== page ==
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From |
David Hoaglin <[email protected]> |

To |
[email protected] |

Subject |
Re: st: interpreting marginal effects of fractional logit with continuous independent variables |

Date |
Fri, 15 Nov 2013 17:26:40 -0500 |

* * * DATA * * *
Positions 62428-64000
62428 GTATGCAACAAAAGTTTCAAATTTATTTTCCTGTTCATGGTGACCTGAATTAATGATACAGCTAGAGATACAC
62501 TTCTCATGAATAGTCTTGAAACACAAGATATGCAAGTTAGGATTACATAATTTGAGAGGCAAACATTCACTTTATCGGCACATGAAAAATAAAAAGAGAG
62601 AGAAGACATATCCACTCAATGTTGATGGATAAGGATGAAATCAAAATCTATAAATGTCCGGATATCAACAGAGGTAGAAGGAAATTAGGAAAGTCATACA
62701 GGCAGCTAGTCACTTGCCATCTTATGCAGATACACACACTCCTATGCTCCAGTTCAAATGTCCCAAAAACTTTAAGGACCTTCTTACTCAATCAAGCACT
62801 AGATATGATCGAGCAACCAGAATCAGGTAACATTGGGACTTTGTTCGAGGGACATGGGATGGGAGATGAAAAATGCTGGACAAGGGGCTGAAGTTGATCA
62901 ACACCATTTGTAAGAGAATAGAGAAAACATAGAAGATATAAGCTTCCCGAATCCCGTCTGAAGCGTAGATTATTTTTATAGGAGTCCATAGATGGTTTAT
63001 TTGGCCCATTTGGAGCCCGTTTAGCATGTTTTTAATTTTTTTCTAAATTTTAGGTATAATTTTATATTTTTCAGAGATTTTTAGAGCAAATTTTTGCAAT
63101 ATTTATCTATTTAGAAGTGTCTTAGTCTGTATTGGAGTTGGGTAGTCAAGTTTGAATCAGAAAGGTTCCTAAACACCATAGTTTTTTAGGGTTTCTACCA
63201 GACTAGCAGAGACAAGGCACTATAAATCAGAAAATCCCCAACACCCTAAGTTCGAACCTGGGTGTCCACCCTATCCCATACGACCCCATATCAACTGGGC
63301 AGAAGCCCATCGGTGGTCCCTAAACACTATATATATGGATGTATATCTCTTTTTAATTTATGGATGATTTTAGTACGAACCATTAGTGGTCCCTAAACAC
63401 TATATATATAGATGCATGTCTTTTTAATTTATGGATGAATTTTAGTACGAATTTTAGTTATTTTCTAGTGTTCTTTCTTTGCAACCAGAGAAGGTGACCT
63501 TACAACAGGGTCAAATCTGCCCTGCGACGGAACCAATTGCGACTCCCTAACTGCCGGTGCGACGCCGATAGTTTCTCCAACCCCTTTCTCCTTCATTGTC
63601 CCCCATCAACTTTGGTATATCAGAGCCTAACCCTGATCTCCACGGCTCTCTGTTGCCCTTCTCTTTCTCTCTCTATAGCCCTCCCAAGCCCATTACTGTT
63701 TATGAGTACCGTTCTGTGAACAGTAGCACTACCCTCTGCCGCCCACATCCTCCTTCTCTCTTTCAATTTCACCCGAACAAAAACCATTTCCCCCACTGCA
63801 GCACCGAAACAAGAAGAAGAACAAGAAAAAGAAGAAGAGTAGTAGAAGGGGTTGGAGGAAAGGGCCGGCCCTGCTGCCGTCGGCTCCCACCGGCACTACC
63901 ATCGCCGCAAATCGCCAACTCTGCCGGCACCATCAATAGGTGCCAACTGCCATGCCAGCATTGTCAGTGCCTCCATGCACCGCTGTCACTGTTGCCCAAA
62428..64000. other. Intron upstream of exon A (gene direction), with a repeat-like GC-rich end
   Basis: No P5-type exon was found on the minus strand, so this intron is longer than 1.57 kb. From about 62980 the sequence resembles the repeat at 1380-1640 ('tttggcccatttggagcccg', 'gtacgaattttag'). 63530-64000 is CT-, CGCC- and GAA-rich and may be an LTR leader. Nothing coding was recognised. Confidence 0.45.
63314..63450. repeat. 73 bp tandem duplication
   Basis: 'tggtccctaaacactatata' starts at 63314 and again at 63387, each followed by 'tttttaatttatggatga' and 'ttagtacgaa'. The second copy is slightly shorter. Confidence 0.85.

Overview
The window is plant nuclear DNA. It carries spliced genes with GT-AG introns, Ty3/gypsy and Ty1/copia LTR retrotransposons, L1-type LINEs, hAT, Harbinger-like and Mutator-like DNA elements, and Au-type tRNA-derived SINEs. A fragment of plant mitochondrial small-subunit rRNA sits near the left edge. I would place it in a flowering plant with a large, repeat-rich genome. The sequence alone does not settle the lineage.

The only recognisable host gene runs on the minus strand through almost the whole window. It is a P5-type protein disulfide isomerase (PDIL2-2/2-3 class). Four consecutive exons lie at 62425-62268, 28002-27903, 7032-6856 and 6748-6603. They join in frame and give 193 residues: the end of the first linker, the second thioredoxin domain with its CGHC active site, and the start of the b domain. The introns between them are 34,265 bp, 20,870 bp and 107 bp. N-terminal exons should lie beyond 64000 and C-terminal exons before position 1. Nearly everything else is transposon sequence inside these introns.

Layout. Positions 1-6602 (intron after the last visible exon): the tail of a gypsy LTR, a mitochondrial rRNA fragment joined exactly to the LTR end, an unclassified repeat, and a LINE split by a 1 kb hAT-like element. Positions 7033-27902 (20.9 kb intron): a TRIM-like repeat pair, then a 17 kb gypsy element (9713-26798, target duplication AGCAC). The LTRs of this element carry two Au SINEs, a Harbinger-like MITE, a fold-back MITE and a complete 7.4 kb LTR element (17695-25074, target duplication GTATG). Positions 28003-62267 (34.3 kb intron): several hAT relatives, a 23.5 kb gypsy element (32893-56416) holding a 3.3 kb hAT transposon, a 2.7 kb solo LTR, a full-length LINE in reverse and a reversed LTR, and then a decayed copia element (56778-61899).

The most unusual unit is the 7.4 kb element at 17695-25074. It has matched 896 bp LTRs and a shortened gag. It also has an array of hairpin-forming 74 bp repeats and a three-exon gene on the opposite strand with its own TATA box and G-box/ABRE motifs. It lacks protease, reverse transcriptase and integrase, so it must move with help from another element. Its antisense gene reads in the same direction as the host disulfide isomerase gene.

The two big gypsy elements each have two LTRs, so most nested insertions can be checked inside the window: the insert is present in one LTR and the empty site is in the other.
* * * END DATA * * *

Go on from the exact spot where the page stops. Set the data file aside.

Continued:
Hi, Sandra. Would you please explain why you are unable to use an ordinary logit model? The proportions seem to be the usual sort of "counted fractions" (as opposed to the continuous fractions in a fractional logit model). If you have the numerator and denominator of your proportions, a binomial GLM should be appropriate, so perhaps you have only the proportions and not the numerators and denominators. Also, what are the individual observations? How many do you have, and how were the data collected? David Hoaglin On Fri, Nov 15, 2013 at 11:49 AM, Sandra Virgo <[email protected]> wrote: > Hello all > > I am using a fractional logit model as my dependent variable is a proportion, specifically the proportion of conceptions ending in maternity. > > I have two independent variables of interest which are both continuous variables. One is life expectancy, scaled in years. The other is the age-standardised prevalence of long-term limiting illness, which is scaled as a proportion. There are other covariates, both continuous and factor variables. I have found significant relationships between my IVs and the DV, all else equal. > > I have used the margins command to interpret my findings, but am having trouble interpreting the output. > Examples available online tend to use logistic regression rather than fractional logit, so I have had difficulties interpreting output in terms of my own DV. > I have computed marginal effects at the mean (MEM), average marginal effects (AME) and marginal effects at representative values (MER). > > > I am aware that getting the marginal effects for a continuous variable can be problematic as it is not a constant estimate. However, in computing MERs I found an interesting 'interaction' with one of my covariates so that is one way of getting around that problem and also a useful exercise. But I am having trouble putting the basic marginal effects into words. > > The output for my two independent variables is so different and substantively strange that I am finding it impossible to interpret: > > For the life expectancy variable the MEM: > > ------------------------------------------------------------------------------ > | Delta-method > | dy/dx Std. Err. z P>|z| [95% Conf. Interval] > -------------+---------------------------------------------------------------- > ple | .0018984 .0007678 2.47 0.013 .0003935 .0034032 > ------------------------------------------------------------------------------ > And for the illness prevalence variable the MEM: > > ------------------------------------------------------------------------------ > | Delta-method > | dy/dx Std. Err. z P>|z| [95% Conf. Interval] > -------------+---------------------------------------------------------------- > llti_stand | -.5630636 .0485536 -11.60 0.000 -.658227 -.4679002 > ------------------------------------------------------------------------------ > For the former it seems the marginal effect is tiny; for the latter enormous. > There are similar issues when I compute the AME, so I know it's not just a problem with the MEM. > > > Questions: > > 1) Should I be interpreting the former as "for every one-year increase in life expectancy, the proportion of conceptions ending in maternity increases by .18, with all else held at means" and the latter "for every one-point increase in long-term limiting illness prevalence, the proportion of conceptions ending in maternity decreases by 56 points, with all else held at means"? > The latter cannot be substantively possible. > 2) Should I therefore be using different language to deal with a proportional DV? > 3) Are the apparent differences in marginal effects between the two variables due to their differences in scaling? > 4) If scaling is a problem, should I be standardising the IVs before using a fractional logit and margins? > 5) Should I even be trying to compute the marginal effect of a continuous variable in the first place? > > Many thanks for your help! > > Sandra * * For searches and help try: * http://www.stata.com/help.cgi?search * http://www.stata.com/support/faqs/resources/statalist-faq/ * http://www.ats.ucla.edu/stat/stata/

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